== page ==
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Mobile Unit—New Zealand Oral History, 1946-48


This distinguished collection of broadcast oral histories was recorded around regional New Zealand from 1946 to 1948 by the New Zealand Broadcasting Service’s Mobile Unit, interviewing Māori and Pakeha.

The recordings include the speech of some of the earliest speakers of New Zealand English, with some born as early as the 1850s.

“Your openness to my voice laden with legacy and tradition is the one response that my heart will recognise, that my soul will rise to, that my being will open to as a mokopuna of iwi.”

Maria Tibble, CORE Education

Significantly, both Pakeha and Māori subjects were interviewed for the project. The Māori speakers are the earliest surviving recordings of Māori who were born in the late 1800s—and have also been cited amongst the earliest recordings of indigenous people in the world.

The collection has been used as the basis for a linguistical analysis of changes in the pronunciation of Māori and New Zealand English languages over the last 100 years, and led to the development of a computer-based pronunciation aid. The collection also contributed greatly to the growing use of field-recorded actuality in broadcasting programmes in New Zealand and the recordings are still used in programming today.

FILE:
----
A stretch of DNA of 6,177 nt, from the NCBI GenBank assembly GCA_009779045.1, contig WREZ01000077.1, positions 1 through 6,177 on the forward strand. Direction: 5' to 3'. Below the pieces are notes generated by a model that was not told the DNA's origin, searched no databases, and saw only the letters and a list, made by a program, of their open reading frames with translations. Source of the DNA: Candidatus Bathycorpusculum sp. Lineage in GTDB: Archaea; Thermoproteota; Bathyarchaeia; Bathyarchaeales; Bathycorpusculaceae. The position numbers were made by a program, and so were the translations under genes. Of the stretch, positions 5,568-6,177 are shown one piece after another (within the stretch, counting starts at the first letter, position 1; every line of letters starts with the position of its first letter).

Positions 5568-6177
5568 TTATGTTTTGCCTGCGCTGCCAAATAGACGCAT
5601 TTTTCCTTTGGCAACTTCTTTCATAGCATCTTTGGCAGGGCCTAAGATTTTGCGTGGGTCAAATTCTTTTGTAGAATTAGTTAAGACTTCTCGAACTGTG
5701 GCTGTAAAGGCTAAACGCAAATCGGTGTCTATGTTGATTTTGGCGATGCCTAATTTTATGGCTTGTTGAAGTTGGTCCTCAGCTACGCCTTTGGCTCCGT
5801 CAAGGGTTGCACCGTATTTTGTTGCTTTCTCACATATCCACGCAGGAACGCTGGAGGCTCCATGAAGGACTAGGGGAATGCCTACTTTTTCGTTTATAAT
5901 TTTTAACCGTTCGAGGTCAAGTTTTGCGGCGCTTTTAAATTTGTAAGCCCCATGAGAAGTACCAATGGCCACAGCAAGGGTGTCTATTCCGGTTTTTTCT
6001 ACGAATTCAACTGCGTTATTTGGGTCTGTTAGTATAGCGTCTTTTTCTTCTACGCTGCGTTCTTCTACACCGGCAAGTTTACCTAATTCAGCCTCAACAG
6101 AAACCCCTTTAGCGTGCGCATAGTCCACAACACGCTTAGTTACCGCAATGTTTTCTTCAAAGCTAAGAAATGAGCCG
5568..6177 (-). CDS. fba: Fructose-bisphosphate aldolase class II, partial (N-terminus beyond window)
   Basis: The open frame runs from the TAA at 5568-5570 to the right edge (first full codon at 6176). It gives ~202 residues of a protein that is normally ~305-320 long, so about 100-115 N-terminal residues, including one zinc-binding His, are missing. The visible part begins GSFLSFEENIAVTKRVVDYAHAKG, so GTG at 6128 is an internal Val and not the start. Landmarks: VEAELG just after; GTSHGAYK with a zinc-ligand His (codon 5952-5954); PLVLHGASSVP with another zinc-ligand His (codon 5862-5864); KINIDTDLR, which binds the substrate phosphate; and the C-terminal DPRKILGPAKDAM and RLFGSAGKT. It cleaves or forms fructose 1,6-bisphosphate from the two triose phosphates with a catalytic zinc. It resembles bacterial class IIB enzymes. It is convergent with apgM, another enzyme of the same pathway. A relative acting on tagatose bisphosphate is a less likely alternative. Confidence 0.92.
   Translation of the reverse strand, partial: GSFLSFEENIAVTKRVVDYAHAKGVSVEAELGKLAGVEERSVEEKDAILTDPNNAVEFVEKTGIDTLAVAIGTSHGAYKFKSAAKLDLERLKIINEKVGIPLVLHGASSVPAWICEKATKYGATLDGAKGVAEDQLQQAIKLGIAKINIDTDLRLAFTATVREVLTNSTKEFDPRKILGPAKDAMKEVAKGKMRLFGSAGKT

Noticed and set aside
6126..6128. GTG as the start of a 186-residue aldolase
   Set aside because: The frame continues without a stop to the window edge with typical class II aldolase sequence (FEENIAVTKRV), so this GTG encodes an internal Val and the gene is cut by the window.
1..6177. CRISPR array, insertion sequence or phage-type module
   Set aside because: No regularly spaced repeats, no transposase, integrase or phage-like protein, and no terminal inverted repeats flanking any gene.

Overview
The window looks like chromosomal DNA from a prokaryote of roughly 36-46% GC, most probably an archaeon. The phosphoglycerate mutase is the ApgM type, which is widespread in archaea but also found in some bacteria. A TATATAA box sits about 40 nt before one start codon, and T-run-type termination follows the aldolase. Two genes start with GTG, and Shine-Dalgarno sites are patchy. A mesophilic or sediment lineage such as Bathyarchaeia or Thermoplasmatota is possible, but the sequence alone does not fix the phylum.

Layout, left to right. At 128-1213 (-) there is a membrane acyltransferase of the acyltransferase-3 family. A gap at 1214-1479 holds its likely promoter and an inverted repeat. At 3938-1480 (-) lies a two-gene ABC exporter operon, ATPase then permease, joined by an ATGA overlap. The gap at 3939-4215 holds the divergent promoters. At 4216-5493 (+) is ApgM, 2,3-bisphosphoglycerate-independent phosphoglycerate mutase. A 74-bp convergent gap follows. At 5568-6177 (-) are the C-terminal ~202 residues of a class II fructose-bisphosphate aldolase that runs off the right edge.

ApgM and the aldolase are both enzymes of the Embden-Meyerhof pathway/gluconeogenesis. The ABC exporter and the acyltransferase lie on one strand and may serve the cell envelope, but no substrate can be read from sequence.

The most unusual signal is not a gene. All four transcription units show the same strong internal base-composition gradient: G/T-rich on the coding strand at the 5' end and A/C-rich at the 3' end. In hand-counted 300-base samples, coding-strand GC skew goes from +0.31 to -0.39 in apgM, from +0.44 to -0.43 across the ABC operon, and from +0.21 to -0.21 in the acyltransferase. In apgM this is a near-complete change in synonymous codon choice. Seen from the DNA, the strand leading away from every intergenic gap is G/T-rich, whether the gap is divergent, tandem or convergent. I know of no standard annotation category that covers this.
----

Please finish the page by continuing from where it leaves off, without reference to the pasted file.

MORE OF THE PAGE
The New Zealand Oral History Collection 1946-1948 is available to all New Zealanders through a range of resources to study, treasure and enjoy as part of our recorded documentary heritage. Importantly, this documentary heritage contributes to the celebration of our history and the Māori language as a national taonga.

Archive Location

Mobile Unit Van

Arrowtown residents and Mobile Unit interviewees Kingsley Butler and Robert Gilmour

Noel Palmer inside the Middle East Recording Unit van

Susan Maitland of Dunedin, 100 years old at the time of this photo, who was interviewed by the Mobile Unit aged 102.


Catalogue Record

Ngā Taonga Sound & Vision, Christchurch